We recognized that e-commerce borrowers needed working capital funding to fuel growth but that there weren’t many funding solutions available, so we sought to develop credit products suited to these needs. To do so, we did a significant amount of research and development to understand the space and the inner workings of a business selling DTC and began to understand how to properly evaluate creditworthiness.
We then created a framework to evaluate and underwrite these business profiles and began filling the funding gap for these borrowers. Over time and with more data points, we have been able to create asset-based structures that maximize availability for our borrowers while also ensuring that Dwight Funding is effectively and prudently monitoring the underlying collateral.
Can you shed more light on the approach to lending to companies that may have less in the way of traditional, commercial collateral (e.g. performing commercial accounts receivable) on their balance sheets? What are some of the alternative metrics that e-commerce lenders can use to measure the creditworthiness of e-commerce borrowers?
Bates: As asset-based lenders, we’re still collateral focused. However, we have developed a unique way of underwriting the health of a DTC business and its collateral. This enables us to provide inventory only or inventory heavy revolvers to businesses of this profile.
Evaluating the health of a DTC business isn’t too dissimilar to evaluating the health of a retail business. The difference is that traditional retailers will combine health of inventory (using metrics such as inventory age, turns, sizing and gross margins) with the overall health of the retail store. We treat digital storefronts like retail, only we can obtain better data (size and quality of email lists, conversion rates, cost of customer acquisition and lifetime value).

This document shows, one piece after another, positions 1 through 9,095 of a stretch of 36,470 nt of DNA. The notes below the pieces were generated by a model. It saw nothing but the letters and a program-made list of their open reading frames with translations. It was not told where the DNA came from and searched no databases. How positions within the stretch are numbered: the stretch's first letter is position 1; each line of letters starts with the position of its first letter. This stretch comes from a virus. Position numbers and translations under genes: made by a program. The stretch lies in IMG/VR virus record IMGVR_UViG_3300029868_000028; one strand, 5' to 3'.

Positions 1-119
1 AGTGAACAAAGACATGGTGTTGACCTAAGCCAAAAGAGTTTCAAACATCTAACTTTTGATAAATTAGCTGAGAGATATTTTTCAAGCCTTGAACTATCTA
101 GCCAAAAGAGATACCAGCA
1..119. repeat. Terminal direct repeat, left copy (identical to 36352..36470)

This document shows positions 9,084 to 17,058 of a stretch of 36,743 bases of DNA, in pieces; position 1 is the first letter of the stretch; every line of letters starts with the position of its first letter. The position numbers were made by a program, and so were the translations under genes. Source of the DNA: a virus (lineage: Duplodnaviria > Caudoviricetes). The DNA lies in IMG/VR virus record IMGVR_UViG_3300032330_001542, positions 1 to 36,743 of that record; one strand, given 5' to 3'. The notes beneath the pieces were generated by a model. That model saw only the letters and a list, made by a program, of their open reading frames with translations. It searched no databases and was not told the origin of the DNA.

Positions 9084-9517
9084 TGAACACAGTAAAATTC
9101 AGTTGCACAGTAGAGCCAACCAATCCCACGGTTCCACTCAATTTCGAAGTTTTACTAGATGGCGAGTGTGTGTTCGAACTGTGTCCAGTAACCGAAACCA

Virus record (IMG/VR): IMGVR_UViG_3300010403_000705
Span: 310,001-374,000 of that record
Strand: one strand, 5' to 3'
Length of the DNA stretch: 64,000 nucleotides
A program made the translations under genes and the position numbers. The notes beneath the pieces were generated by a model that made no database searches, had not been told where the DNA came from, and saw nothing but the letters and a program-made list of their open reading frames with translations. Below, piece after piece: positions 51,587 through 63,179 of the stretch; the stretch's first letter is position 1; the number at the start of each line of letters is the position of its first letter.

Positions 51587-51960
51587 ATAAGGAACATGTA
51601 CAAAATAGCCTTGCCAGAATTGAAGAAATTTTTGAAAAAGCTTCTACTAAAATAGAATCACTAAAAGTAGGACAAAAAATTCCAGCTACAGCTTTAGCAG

How do you foresee the lending landscape evolving for e-commerce borrowers and lenders in the next 12 months to 18 months?
Bates: The current environment has accelerated the need for businesses, large and small, to develop e-commerce platforms as more consumers shop digitally. As such, A/R will continue to shrink as a percentage of working capital assets.
Lenders will need to evolve and tap into available data to meet these changing needs. My sense is that there will be more than enough growth in e-commerce and that there will be plenty of opportunity for additional lenders to enter and thrive in this space.
Overall, the rise in the number of e-commerce companies presents new opportunities for asset-based lenders. Similar to the way in which e-commerce/direct-to-consumer companies are evolving to consumers’ preferences and demands, commercial finance lenders — including Dwight Funding — are also adapting to meet the needs of e-commerce borrowers.
Asset-based lenders’ consistent focus on underwriting collateral on par with — and at times with precedence over — cash flow allows them to remain nimble and to deliver businesses (e-commerce and otherwise) with the creative working capital solutions they need. •
The views, thoughts and opinions expressed for this article are those of the participants. They do not purport to reflect the views, thoughts or opinions of Pacific Premier Bank. Pacific Premier Bank makes no representations as to the accuracy, completeness, correctness, suitability, or validity of any information presented and will not be liable for any errors or omissions in this information. Further, the information presented is for general informational purposes only.
Jessica Bates is the head of business development for Dwight Funding. Derrick Wong is the director of commercial banking for Pacific Premier Bank.